The summer driving season is upon us. For nearly 3.5 million Californians, who traveled 50 miles or more on our highways and freeways, according to AAA, it also served as a bumpy reminder that the nation must once again navigate a federal surface transportation authorization process in a deeply divided Congress following a brief 27-month reprieve.
As our representatives and senators grapple over the national budget, the public struggles to grasp the urgency those of us involved with building and maintaining transportation place on the need for real infrastructure investment.
Without a long-term, well-funded, sustainable funding source historically supplied by federal reauthorization, each day we are weakening the transportation building blocks that support American jobs, a robust economy and a healthy quality of life.
A recent analysis of the 2013 National Bridge Inventory database from the U.S. Department of Transportation showed that nearly a quarter of a billion times a day our cars, trucks and school buses cross America's more than 63,000 structurally compromised bridges, including more than 2,700 in California. The most heavily traveled of these bridges are on the interstate highway system. With one exception, all are at least 39 years old.
In addition, TRIP, a national transportation research group, found that San Francisco-Oakland and San Jose ranked second and third worst, respectively, in the country with the greatest share of major roads and highways in poor condition.
Roads in disrepair cost the average driver up to $800 each year in "hidden taxes" -- vehicle maintenance, fuel consumption and tire wear due to the accelerated vehicle deterioration.
America must address its aging roads, bridges and rails, and our country needs to be more resilient against natural and man-made disasters. Yet the last time Congress voted to increase the gas tax, and therefore the user-generated revenue supporting the Highway Trust Fund, was 1993.
Since then, inflation has seriously eroded the fund's purchasing power. A federal program that continues at current -- or lower -- levels will extend a quarter-century underinvestment in our nation's transportation system and hamper cash-strapped states and their transportation agencies planning and attempting to complete major programs.
Here's where the rubber meets the road: If the trust fund isn't at least shored up by July, federal highway aid reimbursements to states will slow, and there will be no new highway or public-transportation investments in fiscal year 2015. Congress must act by Sept. 30.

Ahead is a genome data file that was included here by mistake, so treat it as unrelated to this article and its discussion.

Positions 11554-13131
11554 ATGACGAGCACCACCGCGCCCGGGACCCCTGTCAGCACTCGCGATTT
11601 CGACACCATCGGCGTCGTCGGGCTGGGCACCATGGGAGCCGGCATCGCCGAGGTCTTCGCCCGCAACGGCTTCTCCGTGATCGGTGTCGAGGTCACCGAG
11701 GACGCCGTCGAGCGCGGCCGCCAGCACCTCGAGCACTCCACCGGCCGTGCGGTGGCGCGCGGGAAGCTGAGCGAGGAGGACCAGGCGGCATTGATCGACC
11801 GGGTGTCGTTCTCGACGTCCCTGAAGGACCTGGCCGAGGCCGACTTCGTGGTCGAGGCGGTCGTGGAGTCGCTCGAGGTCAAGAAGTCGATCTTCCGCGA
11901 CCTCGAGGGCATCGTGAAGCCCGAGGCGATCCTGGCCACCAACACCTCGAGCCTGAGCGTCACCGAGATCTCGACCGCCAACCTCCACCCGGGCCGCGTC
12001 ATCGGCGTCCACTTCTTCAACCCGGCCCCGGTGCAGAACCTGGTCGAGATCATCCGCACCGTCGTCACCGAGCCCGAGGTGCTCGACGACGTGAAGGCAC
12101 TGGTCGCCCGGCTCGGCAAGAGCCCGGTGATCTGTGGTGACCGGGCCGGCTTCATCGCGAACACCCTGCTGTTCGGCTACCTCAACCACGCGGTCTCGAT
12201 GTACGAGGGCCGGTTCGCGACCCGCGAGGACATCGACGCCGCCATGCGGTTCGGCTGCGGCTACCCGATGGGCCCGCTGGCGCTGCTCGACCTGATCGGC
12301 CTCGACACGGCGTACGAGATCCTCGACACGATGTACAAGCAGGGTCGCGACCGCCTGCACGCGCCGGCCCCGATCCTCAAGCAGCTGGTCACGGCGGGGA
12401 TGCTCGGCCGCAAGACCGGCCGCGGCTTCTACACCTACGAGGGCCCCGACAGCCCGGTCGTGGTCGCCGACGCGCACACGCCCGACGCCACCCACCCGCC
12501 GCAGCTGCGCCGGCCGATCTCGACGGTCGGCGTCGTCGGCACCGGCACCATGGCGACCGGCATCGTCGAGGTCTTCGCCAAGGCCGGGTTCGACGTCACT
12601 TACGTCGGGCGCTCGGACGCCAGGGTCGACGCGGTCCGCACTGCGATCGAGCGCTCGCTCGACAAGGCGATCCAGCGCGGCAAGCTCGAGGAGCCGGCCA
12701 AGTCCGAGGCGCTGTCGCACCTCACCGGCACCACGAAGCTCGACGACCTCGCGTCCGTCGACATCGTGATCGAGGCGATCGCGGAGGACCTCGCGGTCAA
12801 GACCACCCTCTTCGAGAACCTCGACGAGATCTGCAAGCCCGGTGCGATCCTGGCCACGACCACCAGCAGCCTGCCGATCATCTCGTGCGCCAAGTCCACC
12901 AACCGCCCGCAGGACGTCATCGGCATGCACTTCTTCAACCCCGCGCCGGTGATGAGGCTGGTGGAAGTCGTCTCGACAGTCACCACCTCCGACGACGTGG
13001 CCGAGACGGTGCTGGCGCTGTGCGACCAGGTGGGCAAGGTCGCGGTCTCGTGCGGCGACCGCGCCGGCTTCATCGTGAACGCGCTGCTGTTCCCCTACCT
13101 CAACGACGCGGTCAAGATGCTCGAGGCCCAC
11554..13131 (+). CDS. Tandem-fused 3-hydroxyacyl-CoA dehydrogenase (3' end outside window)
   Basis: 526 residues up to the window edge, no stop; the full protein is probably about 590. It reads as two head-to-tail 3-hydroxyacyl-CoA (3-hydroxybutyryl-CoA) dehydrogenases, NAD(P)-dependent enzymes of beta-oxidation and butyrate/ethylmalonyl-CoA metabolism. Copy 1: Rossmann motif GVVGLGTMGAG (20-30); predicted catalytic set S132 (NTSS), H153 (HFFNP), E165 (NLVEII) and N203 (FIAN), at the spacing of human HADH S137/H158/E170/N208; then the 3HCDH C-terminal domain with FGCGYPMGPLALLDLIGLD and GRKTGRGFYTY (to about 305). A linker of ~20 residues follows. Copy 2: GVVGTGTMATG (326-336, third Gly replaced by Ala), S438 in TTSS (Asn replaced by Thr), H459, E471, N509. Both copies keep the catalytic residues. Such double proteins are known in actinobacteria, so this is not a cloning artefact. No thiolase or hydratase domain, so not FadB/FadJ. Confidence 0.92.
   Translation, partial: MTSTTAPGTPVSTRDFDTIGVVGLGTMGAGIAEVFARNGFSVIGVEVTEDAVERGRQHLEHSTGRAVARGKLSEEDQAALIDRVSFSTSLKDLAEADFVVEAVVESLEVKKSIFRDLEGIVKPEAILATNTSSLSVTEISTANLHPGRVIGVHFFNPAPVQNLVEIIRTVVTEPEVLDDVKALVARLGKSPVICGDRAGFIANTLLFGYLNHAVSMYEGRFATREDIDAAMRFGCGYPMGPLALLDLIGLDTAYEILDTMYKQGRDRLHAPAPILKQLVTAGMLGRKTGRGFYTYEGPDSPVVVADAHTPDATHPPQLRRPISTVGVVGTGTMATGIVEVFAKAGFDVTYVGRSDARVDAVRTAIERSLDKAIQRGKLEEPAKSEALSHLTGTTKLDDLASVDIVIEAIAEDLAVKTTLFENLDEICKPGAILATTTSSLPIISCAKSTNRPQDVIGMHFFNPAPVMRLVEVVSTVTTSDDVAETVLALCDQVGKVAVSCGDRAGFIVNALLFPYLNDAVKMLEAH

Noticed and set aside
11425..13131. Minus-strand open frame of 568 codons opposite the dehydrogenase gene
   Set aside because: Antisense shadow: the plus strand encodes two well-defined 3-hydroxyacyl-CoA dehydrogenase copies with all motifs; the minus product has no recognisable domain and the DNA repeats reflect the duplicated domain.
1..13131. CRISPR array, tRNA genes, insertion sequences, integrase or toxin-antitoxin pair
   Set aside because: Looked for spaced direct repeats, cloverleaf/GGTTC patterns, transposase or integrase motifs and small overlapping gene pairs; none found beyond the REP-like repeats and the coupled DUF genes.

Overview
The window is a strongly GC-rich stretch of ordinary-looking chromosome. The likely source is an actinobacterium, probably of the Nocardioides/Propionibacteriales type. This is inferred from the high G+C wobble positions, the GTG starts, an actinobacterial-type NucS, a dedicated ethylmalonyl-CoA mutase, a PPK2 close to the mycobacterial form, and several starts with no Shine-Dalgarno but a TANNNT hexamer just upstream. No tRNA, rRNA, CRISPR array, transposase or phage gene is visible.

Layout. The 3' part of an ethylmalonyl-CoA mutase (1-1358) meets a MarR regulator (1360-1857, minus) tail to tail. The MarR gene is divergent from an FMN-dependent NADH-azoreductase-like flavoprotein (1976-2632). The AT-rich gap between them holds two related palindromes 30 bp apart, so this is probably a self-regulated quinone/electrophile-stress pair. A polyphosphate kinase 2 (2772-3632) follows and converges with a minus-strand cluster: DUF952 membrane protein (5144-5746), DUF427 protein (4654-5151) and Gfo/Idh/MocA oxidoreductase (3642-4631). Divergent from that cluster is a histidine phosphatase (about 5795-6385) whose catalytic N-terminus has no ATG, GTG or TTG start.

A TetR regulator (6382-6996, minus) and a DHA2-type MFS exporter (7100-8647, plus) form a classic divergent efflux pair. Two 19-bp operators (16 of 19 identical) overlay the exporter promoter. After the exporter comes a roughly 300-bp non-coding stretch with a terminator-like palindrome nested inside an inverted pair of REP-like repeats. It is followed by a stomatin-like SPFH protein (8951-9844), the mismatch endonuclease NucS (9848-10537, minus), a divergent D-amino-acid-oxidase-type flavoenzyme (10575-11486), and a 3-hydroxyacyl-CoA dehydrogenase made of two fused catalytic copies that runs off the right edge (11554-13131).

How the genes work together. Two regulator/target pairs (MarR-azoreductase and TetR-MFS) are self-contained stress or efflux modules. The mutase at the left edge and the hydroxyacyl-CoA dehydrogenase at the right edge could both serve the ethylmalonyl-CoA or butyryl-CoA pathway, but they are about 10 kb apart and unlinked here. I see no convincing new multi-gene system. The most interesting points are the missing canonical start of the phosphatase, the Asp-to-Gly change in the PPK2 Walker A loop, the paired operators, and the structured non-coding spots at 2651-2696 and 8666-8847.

So the current, aging system is underfunded and cannot meet existing needs, let alone that of a nation expected to grow to 400 million by 2039.
However, this is a problem of political will rather than of engineering. Our primary "investors" -- U.S. taxpayers, policymakers, elected officials, private capital providers and the business community -- must be able to envision and agree on the kind of prosperous future we want and the transportation infrastructure we need to deliver us there.
People are willing to pay when they can trust what they will get. Last November, 91 percent of ballot measures to increase or extend funding for highways, bridges and transit across the country passed.
So, there are reasons to be more optimistic than in the last several years. The Obama administration has suggested a $302 billion, 4-year bill, and U.S. Secretary of Transportation Anthony Foxx has been drumming up grass-roots support across the country, officially unveiling the proposed GROW AMERICA Act April 29.
U.S. House and Senate proposals are expected. Many state governors are talking about the importance of adequate infrastructure investment.
HNTB works with transportation authorities in the Bay Area and nationwide to improve conditions and performance of the nation's bridges, highways and transit systems. Based on that experience, it's clear that funding uncertainty has a direct impact on how often state departments of transportation postpone or cancel vital projects -- and at the same time shelve related, valuable jobs.
Now is the time to innovate financially. And while we cannot rely solely on the gas tax, we do need to increase it in the short-term. It's time to change the process of how we plan and deliver infrastructure projects. Let's move forward.
The constitutional mandate is clear, meeting our nation's infrastructure needs is foremost to our interstate commerce, safety, security and global competitiveness. Our best-regarded elected leaders have supported infrastructure and fully understood what America would get in return for its investments: job creation, economic development, improved quality of life and increased American competitiveness in the international marketplace.
It's past time for our nation to make the proper investments. The American transportation network is the nation's backbone, and it must be strong, now and in the future.
Darlene K. Gee, PE, is vice president/Northern California district leader, HNTB Corp.